Health: Unwind and de-stress

Finding time to relax can be difficult. With work, family and hectic social lives, it can seem as though proper relaxation takes a back seat. Fortunately, there are many ways to make relaxation a part of your everyday life.

Try tryptophan

Many of us reach for food when we are stressed, however, this may be no bad thing as certain foods actually help us to relax. Foods containing tryptophan, an essential amino acid, are great to stock up on when you need to calm down or unwind. The nutrient helps to raise serotonin levels which can elevate your mood, and melatonin levels, which can help induce sleep. Good tryptophan-rich foods include nuts, cheese, turkey, chicken and soybeans.

Get active

If you feel stressed out, one of the best things you can do is go for a run or to the gym. Although you may feel more inclined to veg out in front of the TV to relax, exercise is great for releasing mood-boosting chemicals such as endorphins and anandamide, which can help lower anxiety and increase mental well-being. As well as having a great effect on your mood and stress levels, exercise is also good for taking your mind off problems and helping to induce sleep.

Take deep breaths

If you are short on time, one of the quickest ways to relax is to take a few deep breaths. Anxiety can cause people to breathe more rapidly than normal and taking deep, slow breaths can be an effective aid to relaxation. If you frequently feel anxious or stressed, it can be helpful to implement deep breathing in your regular routine by doing breathing exercises regularly or joining a yoga, Pilates or meditation class; all of which use deep breathing to promote relaxation and well-being.

Listen to music

Many of us are aware that listening to our favourite music puts us in a good mood, and studies have found that music reduces stress. Research has shown a strong link between music and lowered stress levels in everyday life and also indicated that music can lower extreme levels of stress in people undergoing surgery, critically ill patients and pregnant women. Rather than seeking "relaxing" genres of music, it is best to go with your individual taste and choose whatever music boosts your mood.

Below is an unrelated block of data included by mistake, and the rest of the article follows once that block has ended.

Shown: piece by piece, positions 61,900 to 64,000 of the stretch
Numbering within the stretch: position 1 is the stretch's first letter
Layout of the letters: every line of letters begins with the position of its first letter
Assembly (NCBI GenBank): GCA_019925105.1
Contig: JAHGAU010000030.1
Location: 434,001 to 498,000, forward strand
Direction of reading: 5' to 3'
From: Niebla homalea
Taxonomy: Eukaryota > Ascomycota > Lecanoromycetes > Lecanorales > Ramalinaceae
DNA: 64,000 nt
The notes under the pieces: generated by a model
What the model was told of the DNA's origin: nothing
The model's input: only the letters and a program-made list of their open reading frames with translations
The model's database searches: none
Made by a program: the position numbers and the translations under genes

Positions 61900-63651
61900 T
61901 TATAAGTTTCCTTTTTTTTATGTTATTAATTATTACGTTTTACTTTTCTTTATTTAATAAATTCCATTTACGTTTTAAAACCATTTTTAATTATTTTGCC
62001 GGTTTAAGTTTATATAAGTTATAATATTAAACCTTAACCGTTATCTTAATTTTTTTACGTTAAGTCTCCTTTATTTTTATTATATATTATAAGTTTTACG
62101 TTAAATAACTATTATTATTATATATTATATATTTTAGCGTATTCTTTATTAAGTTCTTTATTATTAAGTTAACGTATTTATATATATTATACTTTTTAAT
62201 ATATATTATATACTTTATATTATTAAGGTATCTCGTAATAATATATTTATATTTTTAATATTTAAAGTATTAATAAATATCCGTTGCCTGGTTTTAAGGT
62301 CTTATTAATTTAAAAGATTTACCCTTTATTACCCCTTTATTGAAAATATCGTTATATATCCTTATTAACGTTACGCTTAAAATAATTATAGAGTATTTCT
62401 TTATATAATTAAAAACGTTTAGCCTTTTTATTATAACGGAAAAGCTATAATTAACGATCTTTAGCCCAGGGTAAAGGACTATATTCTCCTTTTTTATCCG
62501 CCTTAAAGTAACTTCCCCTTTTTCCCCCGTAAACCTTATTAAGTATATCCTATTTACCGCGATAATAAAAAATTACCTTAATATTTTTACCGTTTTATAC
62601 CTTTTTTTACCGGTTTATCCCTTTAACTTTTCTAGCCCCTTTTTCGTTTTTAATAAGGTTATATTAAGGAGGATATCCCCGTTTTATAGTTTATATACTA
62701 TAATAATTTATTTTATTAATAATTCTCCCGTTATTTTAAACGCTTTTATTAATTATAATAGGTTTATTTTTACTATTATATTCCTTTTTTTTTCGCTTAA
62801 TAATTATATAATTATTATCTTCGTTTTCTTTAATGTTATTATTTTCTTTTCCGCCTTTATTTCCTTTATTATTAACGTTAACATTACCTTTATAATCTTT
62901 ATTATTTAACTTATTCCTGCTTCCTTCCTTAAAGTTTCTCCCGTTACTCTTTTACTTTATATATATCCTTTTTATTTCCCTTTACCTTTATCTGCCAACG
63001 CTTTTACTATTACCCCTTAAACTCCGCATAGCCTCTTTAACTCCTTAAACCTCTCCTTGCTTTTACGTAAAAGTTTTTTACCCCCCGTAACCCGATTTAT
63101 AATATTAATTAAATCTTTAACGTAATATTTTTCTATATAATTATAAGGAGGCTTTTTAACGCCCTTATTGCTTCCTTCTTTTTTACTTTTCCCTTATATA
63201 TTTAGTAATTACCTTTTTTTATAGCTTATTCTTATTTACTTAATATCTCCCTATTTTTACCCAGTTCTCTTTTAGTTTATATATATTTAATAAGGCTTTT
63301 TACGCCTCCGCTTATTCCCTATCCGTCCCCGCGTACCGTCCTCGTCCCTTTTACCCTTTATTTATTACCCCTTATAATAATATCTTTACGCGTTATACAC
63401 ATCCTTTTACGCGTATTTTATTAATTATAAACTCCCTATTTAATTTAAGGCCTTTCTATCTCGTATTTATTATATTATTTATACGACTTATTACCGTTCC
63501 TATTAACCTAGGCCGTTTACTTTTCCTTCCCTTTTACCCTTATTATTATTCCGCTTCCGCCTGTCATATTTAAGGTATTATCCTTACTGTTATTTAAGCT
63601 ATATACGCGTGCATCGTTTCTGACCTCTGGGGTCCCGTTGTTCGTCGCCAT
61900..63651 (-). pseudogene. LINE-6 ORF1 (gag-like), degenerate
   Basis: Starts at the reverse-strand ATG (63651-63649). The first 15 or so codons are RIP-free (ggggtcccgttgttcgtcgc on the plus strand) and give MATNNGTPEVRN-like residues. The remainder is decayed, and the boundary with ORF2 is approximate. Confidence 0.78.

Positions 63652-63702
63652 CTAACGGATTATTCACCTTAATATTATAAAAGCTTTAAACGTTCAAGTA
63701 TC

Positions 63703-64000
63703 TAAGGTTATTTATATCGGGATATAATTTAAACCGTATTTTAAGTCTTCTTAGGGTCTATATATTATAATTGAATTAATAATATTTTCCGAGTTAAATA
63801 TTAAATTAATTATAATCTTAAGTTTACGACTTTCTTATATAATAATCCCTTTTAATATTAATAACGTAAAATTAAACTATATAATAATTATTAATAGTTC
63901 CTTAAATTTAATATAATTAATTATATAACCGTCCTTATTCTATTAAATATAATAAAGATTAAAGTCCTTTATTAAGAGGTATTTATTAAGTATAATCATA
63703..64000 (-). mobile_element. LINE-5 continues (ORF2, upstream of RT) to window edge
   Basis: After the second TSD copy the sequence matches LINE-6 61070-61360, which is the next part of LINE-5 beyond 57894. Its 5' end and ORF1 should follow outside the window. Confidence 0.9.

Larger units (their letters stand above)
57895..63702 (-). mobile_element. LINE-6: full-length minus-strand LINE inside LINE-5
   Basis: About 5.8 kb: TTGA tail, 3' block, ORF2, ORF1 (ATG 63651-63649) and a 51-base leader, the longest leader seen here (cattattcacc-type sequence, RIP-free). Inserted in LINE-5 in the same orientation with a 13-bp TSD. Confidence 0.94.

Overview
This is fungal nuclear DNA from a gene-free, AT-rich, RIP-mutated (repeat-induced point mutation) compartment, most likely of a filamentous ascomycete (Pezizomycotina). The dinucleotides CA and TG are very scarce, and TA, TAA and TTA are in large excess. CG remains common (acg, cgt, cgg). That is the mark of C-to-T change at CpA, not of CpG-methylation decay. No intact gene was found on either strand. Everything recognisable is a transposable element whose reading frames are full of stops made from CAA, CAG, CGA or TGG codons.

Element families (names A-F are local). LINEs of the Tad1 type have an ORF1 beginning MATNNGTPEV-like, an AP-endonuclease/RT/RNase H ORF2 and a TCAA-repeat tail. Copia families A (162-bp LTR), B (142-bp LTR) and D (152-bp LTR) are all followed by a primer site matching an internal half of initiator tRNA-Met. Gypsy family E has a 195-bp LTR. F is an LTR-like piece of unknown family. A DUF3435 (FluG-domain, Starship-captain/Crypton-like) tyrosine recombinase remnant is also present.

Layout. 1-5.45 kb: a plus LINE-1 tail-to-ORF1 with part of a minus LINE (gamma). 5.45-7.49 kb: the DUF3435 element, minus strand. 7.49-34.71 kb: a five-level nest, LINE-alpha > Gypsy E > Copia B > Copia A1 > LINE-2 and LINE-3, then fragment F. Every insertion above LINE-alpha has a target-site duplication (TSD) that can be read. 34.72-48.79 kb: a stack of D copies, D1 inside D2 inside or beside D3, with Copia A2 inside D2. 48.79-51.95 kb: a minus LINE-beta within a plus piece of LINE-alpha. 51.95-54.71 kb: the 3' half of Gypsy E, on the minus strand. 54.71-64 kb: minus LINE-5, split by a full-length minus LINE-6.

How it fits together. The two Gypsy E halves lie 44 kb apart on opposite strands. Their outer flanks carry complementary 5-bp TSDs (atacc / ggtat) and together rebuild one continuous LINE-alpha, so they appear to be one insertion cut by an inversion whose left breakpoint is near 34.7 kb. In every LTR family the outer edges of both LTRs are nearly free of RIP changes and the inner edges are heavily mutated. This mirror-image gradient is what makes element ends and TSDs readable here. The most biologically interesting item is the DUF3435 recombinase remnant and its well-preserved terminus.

Stock up on chocolate

Good news for many is that chocolate - one of the world's most popular comfort foods - is also calming. Chocolate is high in magnesium - which can help relaxation - and also contains anandamide, a neurotransmitter which can help to experience a feeling of peace. With high levels of phenylethylamine, chocolate also raises endorphin levels.

Have a hug

Hugging is a renowned mood booster, and research findings published in Psychosomatic Medicine have reinforced what we knew all along - that having a good old cuddle is great for reducing stress. Having physical contact has been found to raise levels of oxytocin - the "love hormone" - and reduce levels of the stress hormone, cortisol, putting us in a more relaxed frame of mind. Human affection is not the only type that counts, however, as owning a pet has also been linked to lowered stress levels, meaning that playing with your pet could be a great way to wind down after work.

Pamper yourself

One of the best - and most luxurious - ways to unwind is to treat yourself to a spot of pampering. If your budget extends to it, you could have somebody else pamper you by heading to a health spa or beauty salon for a massage, facial or beauty treatment of your choice. Or indulge in a bit of DIY pampering by running yourself a bath, lighting some candles and lying back with a relaxing facemask and some calming music.

Have a laugh

Laughter is well-known for its therapeutic effects, and many places offer laughter therapy or laughter yoga classes to people seeking to boost their health and mood. Studies have found that even the anticipation of laughter can help us to relax by lifting our spirits and reducing stress levels in the body. If you are serious about your relaxation, you could consider attending a laughter class, but chilling out with a funny DVD, book or friend is an equally great option to help you relax.

Try aromatherapy

To really make the most of your senses, turn your home into a relaxing sanctuary with a scented candle or some relaxing essential oils. Good essential oils for relaxation include chamomile, lavender, neroli, bergamot and ylang ylang. Use these oils to aid relaxation by adding a couple of drops to a bath, burning them in an oil burner or adding (sparingly) to water to use as a room spray or skin spritzer.

Get in the moment

There are various things you can do that will help you relax. However, if you are distracted and not, as it's said, fully present in the moment, it is unlikely you will benefit fully from any relaxation technique. If you find it difficult to switch off from your stresses and cast off past regrets or worries about the future, try making a list of anything that needs to be done or thought about at a later date, set a time and date to deal with each item, then switch off your mind, cast your cares aside, and focus for now on simply enjoying the moment.

For more lifestyle news see

- Hamilton News

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